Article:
When the time comes to name this year’s NBA Coach of the Year, there is really no better man for the trophy than New York Knicks head coach Mike Woodson. In his first full season with the team, he has guided his squad to a 52-27 record as well as the Atlantic Division crown, New York’s first since 1994.
Ever since he took over for Mike D’Antoni in March of 2012, Woodson has gone 70-33 with the Knicks finally reaching their true potential that their star-studded roster should allow.
But it’s not numbers alone that make Woodson the only one worthy of this year’s award. Rather, it is just how much he has gotten out of a team that not even coaching legend Phil Jackson wanted to touch, calling them a “mess” over the summer.
It’s hard to argue with him, as the Knicks did not look like much of a team when the season began. Sure, Carmelo Anthony was a bona fide star, but the roster outside of top center Tyson Chandler, injury-prone Amar’e Stoudemire and role players in J.R. Smith and Steve Novak looked more like an Old Timers Day squad than an NBA roster.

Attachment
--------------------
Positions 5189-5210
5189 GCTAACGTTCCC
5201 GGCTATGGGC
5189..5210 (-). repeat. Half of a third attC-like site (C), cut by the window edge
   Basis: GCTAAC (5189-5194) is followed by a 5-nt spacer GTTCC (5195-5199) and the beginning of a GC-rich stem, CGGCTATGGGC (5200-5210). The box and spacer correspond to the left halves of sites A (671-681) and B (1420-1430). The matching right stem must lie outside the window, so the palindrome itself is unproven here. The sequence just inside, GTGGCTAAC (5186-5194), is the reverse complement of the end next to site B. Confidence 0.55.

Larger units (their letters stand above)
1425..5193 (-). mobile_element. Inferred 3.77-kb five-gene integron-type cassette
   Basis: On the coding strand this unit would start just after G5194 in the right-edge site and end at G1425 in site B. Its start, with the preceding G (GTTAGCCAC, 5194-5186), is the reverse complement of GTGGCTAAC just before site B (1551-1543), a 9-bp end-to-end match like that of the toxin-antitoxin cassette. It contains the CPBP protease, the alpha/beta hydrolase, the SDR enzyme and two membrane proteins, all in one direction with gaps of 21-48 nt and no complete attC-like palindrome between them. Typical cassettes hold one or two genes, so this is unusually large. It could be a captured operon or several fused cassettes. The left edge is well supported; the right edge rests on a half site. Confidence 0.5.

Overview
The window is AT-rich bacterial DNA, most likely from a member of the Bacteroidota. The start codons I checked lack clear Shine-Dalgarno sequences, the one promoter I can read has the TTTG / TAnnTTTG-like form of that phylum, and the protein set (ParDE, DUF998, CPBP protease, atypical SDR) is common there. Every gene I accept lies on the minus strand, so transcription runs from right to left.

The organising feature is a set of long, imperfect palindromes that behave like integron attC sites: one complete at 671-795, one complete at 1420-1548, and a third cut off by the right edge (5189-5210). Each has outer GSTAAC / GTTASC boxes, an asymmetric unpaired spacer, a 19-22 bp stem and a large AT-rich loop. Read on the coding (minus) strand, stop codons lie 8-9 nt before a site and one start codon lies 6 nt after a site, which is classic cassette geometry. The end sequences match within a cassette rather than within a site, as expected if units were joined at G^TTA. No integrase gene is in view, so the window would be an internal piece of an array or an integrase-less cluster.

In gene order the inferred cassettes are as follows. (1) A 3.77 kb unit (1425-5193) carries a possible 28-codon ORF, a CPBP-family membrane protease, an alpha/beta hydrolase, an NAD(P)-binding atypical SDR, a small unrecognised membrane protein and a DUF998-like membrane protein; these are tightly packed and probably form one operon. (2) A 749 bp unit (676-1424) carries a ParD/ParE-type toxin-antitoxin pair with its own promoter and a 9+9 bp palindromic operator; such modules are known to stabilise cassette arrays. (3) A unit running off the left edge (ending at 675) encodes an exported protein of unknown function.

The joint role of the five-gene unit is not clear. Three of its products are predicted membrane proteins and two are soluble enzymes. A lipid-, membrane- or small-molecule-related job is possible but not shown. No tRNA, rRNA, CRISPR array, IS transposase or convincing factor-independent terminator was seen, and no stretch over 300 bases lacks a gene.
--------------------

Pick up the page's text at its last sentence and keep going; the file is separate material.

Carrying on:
For some reason or another, New York GM Glen Grunwald chose to bring in Kurt Thomas (via the sign-and-trade for Raymond Felton), Marcus Camby, Jason Kidd and fresh-out-of-retirement Rasheed Wallace to round out the roster.
Granted, Camby, Wallace and the recently-waived Thomas grew more famous this season for their injuries than they did their play on the floor, but that still doesn’t take away from how much Woodson was able to get out of the aging players. Camby and Wallace were solid presences when healthy, from Camby’s tough game in the paint to Wallace’s knack for sinking threes, and even Kidd has become a reliable shooter and defender who can also come through in the clutch.
Not only did Woodson turn what looked like an aging and bound-to-fail roster into one of the league’s elite teams, not to mention one that defeated the defending champion Miami Heat three times, but he was able to keep the team competing and playing hard to win despite a multitude of injuries, notably one to Stoudemire.
Moreover, the man now has the league’s leading scorer in Anthony on his team. That said, still think the man is a ball-hog?
Nothing against other well-deserving candidates like Frank Vogel of the Indiana Pacers or George Karl of the Denver Nuggets, but both men were expected to have excellent seasons. Granted, so was Woodson, but definitely not on this level.
This man has made the Knicks extremely relevant once again, and it’s time to reward his effort by naming him this season’s Coach of the Year.